I also like hook and loop ties…

44

Trends in marine electronics, your thoughts please!

Garmin_5212_GMR24HD_cPanbo.JPG

I’m working on a January Yachting feature about trends in marine electronics, and I’d appreciate your feedback.  One thing I’m fairly sure of is that multifunction displays have come a long way in recent years, and justifiably dominate the mid size boat market.  I took a solo overnight expedition last week, and had to note again that each of the four MFD/radar systems currently installed on Gizmo is pretty darn powerful.  Especially if you imagine yourself five to ten years back in marine electronics.  Note how the Garmin 24HD radome is imaging and overlaying that low ledge seen off to starboard, without any tuning, and also the NMEA 2000 data flowing onto the 5212 screen (and every other display aboard).  Note, too, the iPhone on the dash — right then running SailTrac, a trip tracking and blogging program I’ll write about soon — and the Standard Horizon HX850S, which also has a GPS and is ready to call in the cavalry via DSC should I screw up.  There are many trends to consider…

13

Tim Thurston, map maker extraordinaire

Tim_Thurston_Lake_Megunticook_cPanbo.JPG

Tim Thurston earned that grin.  We were out on Lake Megunticook last week, randomly comparing the digital map I helped Navionics make last fall with the survey work Tim did for his little Maine Lake Charts company at about the same time.  And while that little islet in the background is on the beautifull MLC paper map Tim made, and on that Garmin Etrex he managed to put his digital data on, it was completely missing from the Navionics map!  While this is a shallow and somewhat out-of-the-way spot I steered us to — and both maps are way, way better than what was available right until to this summer — I tend to think that Tim got the details better.  Unfortunately boater can’t make best use of those details just yet…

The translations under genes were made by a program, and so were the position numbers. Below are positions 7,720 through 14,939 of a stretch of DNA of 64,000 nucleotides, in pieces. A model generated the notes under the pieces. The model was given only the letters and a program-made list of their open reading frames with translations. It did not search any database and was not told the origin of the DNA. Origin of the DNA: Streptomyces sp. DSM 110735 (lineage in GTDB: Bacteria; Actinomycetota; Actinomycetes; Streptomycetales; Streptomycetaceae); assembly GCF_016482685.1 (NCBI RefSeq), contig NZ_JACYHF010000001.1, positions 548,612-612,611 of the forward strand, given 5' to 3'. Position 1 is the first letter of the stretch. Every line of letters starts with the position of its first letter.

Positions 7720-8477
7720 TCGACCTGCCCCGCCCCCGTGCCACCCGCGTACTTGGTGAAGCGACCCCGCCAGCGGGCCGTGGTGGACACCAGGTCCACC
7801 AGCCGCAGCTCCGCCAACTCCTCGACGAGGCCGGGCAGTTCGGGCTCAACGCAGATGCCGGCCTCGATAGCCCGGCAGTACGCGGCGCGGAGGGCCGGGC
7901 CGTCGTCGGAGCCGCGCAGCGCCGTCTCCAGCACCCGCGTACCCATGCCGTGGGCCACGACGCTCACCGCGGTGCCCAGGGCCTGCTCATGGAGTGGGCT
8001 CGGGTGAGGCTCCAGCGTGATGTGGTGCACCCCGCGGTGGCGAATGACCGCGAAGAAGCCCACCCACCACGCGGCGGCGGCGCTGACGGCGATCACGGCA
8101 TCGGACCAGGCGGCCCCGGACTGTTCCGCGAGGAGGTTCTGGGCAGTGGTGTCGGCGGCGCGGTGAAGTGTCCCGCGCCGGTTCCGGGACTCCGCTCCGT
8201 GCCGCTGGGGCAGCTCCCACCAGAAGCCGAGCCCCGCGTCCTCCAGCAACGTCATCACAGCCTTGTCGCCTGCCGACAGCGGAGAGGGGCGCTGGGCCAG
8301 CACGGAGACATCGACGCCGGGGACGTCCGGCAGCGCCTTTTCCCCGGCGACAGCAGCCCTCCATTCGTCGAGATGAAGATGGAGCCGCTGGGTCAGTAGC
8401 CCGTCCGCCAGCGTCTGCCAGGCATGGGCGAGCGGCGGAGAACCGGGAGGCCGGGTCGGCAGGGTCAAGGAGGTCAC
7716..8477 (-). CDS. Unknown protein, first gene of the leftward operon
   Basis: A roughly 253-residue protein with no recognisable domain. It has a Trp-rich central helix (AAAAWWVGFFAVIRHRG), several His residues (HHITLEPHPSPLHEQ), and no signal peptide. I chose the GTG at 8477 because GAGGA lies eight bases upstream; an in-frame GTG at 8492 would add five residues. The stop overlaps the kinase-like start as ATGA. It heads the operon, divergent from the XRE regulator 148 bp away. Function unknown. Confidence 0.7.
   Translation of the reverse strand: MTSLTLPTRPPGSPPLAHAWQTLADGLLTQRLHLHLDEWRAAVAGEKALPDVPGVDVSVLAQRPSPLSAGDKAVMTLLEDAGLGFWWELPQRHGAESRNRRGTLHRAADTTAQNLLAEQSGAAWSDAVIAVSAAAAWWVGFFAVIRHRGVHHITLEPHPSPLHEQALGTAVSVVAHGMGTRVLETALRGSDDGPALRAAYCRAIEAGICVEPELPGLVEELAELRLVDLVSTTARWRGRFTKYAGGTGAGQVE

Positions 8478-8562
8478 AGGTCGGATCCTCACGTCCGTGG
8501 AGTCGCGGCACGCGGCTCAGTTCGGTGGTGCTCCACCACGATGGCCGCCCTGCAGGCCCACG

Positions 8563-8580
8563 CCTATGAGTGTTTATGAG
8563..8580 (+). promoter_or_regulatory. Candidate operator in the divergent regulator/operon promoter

4

New Interphase FLS, high end & economy

EchoPilot_Bronze_2002_cPanbo.JPG

Even though the EchoPilot Foward Looking Sonar (FLS) I tried back in 2002 couldn’t see very far and wasn’t reliable (kelp seemed able to hide even steep Maine ledges), it hooked me on the potential of the technology.  In tricky waters my eye regularly flicked to that little screen above, hoping to see the bottom ahead.  Thus I got excited when Furuno previewed a purportedly powerful FLS in 2005, and again when hints arose last winter.  But that product has never surfaced.  Interphase, however, is attacking FLS issues from two directions…

21

Lowrance StructureScan, hands on #1

Lowrance_StructureScan1_cPanbo.JPG

On Monday I spent a few hours cruising around the Harbor and Bay with Lowrance’s StructureScan module attached to an HDS-10.  Impressive!  This upstart seemed to image the bottom as well as the Humminbird 1197C I was also running, and Humminbird has completely owned this niche for years.  Lowrance’s side imaging is also easier to use.  Humminbird SI, for instance, doesn’t have an auto range feature that adjusts the displayed bottom width (and resolution) according to the depth, nor does it have the useful soft keys seen above.  They both work pretty well, though, and the more I use them, the more I think they’re valuable to fisherman and even cruisers…